Drinking water is good for you. At least that is often said. Especially if you are sports. Yet you wonder if you do well if you go to the toilet too often. How much water is too much, what does the color of your urine tell you about your fluid intake, and is thirst a good indication that you need moisture? Drinking water helps with losing some weight. Can food influence your sleep. Below are eight myths about your fluid balance and how far these are true.
The truth: The amount of water you need per day differs per person. The Nutrition Center gives 1.5 to 2 liters of water a day as a guideline. It does not only have to be water, all drinks count. Take drinks without added sugars or alcohol. Coffee, tea and milk also count. If you are thirsty, it is a sign that you have been drinking too little. The thirst stimulus only comes through quite late. With intensive training, the signal sometimes disappears completely. Therefore drink enough water in advance. Keep in mind that your kidneys can process 0.7 to 1 liter of water per hour. The color of your urine is therefore a better indicator.
The truth: Clear urine is a bit exaggerated. The color of the urine should be light yellow, just like (lemon) lemonade. If the color is clear, it means that you are full to the brim. If your urine has the color of apple juice or darker and even smells, then you have to refuel.
The truth: Caffeine gives you a boost but at the same time makes sure you have to pee a little more. According to Dr. Yeargin (expert in hydration and hypothermia in children and teenagers at the University of South Carolina), recent research has shown that 250 to 300 milligrams of caffeine (about two cups of coffee) only take about 3 hours something more urinates. Cold water drinking. The research also showed that sports negated this effect. If you start to run coffee within one to two hours after your cup, you do not pee more than usual. When you exercise, the energy in the body goes to your muscles, making your organs more inactive. Do not worry if you drink a coffee incorrectly every day. The effect on your body and performance will be minimal because you are already used to it.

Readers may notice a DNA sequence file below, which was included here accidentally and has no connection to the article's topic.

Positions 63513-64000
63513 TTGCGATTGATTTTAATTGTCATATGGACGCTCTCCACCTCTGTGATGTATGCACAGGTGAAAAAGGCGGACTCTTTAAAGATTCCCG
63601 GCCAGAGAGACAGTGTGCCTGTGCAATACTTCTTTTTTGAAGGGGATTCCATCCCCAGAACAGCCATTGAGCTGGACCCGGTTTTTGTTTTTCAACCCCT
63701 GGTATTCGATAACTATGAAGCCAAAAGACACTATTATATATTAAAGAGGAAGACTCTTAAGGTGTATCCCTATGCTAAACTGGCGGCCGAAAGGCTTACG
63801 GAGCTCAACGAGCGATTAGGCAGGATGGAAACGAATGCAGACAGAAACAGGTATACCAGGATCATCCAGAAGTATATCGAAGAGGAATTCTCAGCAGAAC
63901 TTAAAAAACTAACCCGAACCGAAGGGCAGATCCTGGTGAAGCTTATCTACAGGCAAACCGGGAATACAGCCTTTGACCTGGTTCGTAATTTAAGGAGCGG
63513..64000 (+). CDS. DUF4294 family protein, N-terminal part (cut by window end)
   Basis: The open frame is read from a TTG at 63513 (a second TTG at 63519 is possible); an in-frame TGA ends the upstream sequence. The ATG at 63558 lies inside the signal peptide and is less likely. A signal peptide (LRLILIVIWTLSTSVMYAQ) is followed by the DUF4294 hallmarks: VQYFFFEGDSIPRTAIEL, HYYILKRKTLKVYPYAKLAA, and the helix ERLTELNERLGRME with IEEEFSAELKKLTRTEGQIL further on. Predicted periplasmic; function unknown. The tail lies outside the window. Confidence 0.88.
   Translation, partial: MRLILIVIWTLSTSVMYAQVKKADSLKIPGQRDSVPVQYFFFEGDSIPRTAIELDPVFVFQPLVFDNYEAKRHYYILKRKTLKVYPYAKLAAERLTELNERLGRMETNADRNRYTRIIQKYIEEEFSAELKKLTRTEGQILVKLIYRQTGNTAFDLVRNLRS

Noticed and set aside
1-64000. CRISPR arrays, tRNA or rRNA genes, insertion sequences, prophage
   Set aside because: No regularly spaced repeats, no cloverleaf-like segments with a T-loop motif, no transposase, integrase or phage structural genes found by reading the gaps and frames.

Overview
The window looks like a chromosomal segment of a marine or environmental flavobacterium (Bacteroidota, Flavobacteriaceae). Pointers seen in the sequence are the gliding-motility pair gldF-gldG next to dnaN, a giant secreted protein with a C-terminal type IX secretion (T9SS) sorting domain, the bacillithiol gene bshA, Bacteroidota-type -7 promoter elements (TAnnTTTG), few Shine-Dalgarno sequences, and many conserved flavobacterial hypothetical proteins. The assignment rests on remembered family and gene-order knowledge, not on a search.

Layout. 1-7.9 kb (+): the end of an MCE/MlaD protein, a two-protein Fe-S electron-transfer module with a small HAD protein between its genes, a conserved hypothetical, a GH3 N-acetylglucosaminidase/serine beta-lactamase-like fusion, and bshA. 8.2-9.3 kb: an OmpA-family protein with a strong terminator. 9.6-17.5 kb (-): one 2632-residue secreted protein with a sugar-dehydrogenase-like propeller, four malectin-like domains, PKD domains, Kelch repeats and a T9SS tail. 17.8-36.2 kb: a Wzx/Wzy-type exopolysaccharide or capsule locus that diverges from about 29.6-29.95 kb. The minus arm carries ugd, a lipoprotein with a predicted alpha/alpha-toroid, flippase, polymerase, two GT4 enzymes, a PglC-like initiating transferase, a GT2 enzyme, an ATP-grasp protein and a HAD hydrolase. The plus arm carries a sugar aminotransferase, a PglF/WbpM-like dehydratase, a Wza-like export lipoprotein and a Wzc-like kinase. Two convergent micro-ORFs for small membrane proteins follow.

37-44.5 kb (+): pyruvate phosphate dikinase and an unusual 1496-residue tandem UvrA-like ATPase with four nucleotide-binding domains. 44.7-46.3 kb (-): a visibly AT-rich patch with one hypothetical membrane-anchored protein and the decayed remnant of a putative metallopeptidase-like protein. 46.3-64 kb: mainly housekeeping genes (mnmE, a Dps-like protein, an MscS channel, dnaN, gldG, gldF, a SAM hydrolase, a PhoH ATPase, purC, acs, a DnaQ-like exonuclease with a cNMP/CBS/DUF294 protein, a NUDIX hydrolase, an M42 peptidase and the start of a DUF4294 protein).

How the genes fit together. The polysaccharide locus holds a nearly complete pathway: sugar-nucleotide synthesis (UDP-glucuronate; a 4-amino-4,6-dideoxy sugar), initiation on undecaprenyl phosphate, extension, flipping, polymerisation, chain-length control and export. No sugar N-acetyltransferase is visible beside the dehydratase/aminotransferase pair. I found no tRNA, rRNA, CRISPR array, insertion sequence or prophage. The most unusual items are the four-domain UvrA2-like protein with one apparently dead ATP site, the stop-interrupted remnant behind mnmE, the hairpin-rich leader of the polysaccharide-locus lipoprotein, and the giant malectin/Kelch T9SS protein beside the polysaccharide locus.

The truth: Thirst is certainly a good indicator. Some experts only wonder if this should be your only guideline. One other method is weighing yourself before and after a long run. Then you know how much fluid you have sweated in kilos. Read more about this method on this page.
The truth: Although water is a good way to stay hydrated, it is not always the best choice. Water is enough for a quiet course of an hour on a cool day. On a warm summer morning when you lose a lot of sweat and salt you also have to take some sodium. Salt helps your body to retain water. Sports drinks or water to which electrolytes are added are a better option. You can drink these kinds of drinks during your course. If you drink such a drink before your workout, pee out everything that you do not need.
The truth: Too much water can cause water poisoning (water intoxication / hypnotism). Water poisoning occurs when too much water and too few electrolytes are taken. Less than one percent of marathon runners develop symptoms of water poisoning. Some groups are more susceptible to it, such as people who spend more than four hours on a marathon and people who walk or run a large part in colder weather (you do not sweat as intense as on warmer days). The best way to prevent water poisoning is to rely on your natural gauge: thirst.
The truth: There is no evidence that drinking a lot of water cleanses your body. Too much water can slightly damage the ability of the kidneys to purify blood.
The truth: Hypothermia is life-threatening. Your body temperature rises uncontrollably due to a disturbance of the balance between heat production and heat loss. If you are dehydrated, you are more sensitive to it. There are several factors that play a role in hypothermia: your body size, intensity of exercise, fitness and age, but also humidity and weather can be of influence. Drinking enough water can lower your risk, but also pay attention to other factors. Bottled water, tap water or filtered water.